With the help of his pro bono attorney, a veteran gets a tenfold increase in benefits

With HPRP’s help, a veteran who suffered a knee injury while serving in the U.S. Army in the 1980s saw his monthly disability payments increase more than ten times, along with a six-figure retroactive award!

Swapna Yeluri, Director of Pro Bono Programs

Swapna Yeluri, Director of Pro Bono Programs

“In June 2008, he had partial knee replacement surgery,” said Director of Pro Bono Services Swapna Yeluri. “He had spent more than two years in physical therapy, followed by a second surgery in 2010. He has been unable to work and was adjudicated to be totally disabled by the Social Security Administration.” This veteran received medical and mental health treatment for years.

Nearly three years after his original claim was submitted to the VA, this veteran came to HPRP for help with his challenge of a 2012 rating decision. His “Notice of Disagreement” had gone undecided, while his financial circumstances, not to mention his physical and emotional health, deteriorated.

Extensive submissions to the VA by HPRP and volunteer attorney Paul Spence were followed by a new Rating Decision that increased the disability rating from 10 percent to 60 percent, with an entitlement to 100 percent individual unemployability, effective as of the 2010 filing of his original claim. “This vet now has the financial means to secure his home, reorder his finances and move forward with a stable and dignified life,” Paul said.

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MD Judiciary: Legal services providers can now link unrepresented litigants to live chat

newchatbuttonimageonServices are available Monday – Friday from 8:30 a.m. – 8:00 p.m. Lawyers will answer questions about civil District and Circuit Court matters including landlord and tenant, family law (divorce, custody, child support, guardianship, name change), small and large claims, criminal record expungement, consumer finance (debt collection, car repossession), domestic violence, foreclosure, mandamus and more. For more information about the work of the Maryland Courts Self-Help Center, click here.

Live chat offers many benefits to self-represented litigants, including short wait times for information and advice (typically 10 seconds or less) and a written record of next steps and referrals. Litigants can access live chat from mobile phones, tablets and desk top computers.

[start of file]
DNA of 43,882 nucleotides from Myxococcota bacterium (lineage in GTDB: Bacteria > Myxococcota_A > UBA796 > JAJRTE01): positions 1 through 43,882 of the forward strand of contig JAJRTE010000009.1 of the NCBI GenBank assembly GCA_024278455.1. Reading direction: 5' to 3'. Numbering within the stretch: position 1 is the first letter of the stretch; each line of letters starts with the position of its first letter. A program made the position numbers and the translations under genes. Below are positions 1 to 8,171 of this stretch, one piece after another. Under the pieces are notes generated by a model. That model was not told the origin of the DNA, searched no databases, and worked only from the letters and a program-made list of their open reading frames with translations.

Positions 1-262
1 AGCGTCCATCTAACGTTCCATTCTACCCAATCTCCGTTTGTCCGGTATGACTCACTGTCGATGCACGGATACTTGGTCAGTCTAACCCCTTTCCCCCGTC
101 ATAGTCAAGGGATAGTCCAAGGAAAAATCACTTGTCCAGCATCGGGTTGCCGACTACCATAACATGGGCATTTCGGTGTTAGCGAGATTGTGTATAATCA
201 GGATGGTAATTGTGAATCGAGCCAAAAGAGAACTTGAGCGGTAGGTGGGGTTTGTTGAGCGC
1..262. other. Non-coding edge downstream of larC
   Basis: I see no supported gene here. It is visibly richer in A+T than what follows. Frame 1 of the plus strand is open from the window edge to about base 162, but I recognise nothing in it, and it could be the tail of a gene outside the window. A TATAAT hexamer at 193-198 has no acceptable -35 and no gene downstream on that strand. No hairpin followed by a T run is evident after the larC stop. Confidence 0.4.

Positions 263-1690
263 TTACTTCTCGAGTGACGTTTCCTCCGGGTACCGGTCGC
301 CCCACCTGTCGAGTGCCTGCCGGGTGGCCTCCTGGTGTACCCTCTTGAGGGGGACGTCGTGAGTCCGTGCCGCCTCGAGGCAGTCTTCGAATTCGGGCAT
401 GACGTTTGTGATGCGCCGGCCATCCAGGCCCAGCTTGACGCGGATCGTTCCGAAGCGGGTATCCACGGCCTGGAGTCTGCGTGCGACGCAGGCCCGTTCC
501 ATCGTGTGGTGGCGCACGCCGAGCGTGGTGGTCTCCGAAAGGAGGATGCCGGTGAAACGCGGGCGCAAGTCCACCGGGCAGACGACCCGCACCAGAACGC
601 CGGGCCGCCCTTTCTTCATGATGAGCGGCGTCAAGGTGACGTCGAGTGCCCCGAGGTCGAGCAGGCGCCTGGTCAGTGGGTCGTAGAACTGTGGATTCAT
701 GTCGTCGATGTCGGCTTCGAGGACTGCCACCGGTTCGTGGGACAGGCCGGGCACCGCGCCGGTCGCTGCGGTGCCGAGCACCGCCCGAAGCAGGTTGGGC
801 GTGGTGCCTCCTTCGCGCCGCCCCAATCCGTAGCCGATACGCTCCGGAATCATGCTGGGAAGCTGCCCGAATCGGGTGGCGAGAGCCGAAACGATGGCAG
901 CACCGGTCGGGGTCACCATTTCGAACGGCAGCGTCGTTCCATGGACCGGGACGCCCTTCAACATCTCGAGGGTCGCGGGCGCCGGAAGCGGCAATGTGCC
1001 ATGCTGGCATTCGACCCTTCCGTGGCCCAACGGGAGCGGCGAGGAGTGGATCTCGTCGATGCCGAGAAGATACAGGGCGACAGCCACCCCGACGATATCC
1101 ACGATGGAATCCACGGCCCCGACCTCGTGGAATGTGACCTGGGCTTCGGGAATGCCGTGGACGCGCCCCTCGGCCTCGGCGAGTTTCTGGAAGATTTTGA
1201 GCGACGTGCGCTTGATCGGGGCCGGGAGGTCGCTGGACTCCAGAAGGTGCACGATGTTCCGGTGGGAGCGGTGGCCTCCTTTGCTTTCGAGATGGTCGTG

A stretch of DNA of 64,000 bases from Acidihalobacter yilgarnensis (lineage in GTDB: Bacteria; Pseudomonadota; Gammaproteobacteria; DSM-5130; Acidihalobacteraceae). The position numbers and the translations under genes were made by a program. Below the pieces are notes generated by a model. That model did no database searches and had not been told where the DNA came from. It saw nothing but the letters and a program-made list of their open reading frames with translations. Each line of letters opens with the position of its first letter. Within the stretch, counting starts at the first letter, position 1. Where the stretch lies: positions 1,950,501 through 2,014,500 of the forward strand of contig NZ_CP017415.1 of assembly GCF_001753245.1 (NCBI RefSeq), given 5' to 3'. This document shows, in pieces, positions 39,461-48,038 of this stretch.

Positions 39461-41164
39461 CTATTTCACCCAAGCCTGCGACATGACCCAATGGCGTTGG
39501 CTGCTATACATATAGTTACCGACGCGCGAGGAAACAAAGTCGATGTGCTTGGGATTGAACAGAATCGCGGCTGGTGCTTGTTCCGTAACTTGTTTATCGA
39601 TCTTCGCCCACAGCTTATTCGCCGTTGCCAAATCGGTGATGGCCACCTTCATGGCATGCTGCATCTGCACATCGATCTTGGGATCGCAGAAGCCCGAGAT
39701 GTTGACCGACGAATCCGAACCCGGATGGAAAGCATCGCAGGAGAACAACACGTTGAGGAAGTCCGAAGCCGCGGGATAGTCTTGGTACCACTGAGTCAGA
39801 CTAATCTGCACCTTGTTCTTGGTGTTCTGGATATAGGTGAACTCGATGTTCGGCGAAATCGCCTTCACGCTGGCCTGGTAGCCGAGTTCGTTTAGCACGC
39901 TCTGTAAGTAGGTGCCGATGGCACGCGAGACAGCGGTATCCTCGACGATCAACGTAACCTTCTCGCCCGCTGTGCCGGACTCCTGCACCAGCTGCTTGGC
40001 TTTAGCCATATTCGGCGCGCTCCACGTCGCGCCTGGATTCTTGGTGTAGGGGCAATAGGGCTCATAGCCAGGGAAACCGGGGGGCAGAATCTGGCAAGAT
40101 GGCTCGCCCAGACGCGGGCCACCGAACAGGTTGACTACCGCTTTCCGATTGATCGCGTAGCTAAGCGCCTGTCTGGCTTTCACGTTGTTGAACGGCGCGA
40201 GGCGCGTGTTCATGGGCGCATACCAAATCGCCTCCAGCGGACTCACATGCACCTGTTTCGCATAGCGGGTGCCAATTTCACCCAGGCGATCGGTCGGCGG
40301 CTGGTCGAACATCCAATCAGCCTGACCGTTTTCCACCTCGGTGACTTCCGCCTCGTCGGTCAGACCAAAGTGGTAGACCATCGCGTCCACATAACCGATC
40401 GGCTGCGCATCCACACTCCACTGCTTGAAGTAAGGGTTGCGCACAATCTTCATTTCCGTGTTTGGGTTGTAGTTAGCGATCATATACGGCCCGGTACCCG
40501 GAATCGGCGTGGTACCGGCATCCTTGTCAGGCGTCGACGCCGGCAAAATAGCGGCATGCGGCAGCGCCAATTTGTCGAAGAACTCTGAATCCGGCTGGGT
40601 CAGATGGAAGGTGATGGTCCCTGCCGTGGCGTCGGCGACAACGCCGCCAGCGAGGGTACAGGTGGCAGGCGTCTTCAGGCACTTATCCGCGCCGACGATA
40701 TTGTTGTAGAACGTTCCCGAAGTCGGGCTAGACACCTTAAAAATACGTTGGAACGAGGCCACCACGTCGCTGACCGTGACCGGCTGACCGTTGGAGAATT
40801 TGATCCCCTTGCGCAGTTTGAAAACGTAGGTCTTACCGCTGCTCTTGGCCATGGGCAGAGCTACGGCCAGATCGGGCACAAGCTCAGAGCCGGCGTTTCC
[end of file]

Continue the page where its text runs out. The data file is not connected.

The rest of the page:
Organizations that are interested in adding the chat button to their websites may contact  lonni.summers@mdcourts.gov or call 410-260-1256.

Posted in benefits, Disability, employment, eviction, expungement, food stamps, housing, Section 8 | Tagged , , , , | Leave a comment

Welfare reform turns 20 in Maryland

By Michelle Madaio

HPRP staff attorney Michelle Salomon Madaio

HPRP staff attorney Michelle Salomon Madaio

In October 1996, Maryland adopted new laws for providing cash assistance to families in need (following Congress enacting the Personal Responsibility and Work Opportunity Reconciliation Act in August 1996). Temporary Assistance for Needy Families (in Maryland called Temporary Cash Assistance) replaced the Aid to Families with Dependent Children and was intended to “end welfare as we know it.” Living up to its promise, TANF detrimentally changed how we provide cash benefits to low-income families with children.

Reflecting upon the past twenty years, the question is: What have the reforms accomplished?

The reforms made it extremely difficult to apply for and receive TANF. Data from the Center on Budget and Policy Priorities shows that the number of families receiving TANF has significantly dropped, despite an increase in the number of families eligible for the benefit. In Maryland, less than 30% of families with children who were living in poverty received TANF in 2013-2014.

One of the reforms was the sanctioning system, perhaps the biggest obstacle HPRP’s clients face in accessing TANF. Federal law requires states to impose work requirements on families in order to receive TANF (with some exceptions). Most families are required to participate in work activity programs up to 40 hours a week. The work programs are generally unpaid and not effective in providing the education, skills, and training necessary to secure unsubsidized employment. Federal law gives states the option to impose full family sanctions if a family does not comply with the work requirements. Maryland opted for full family work sanctions.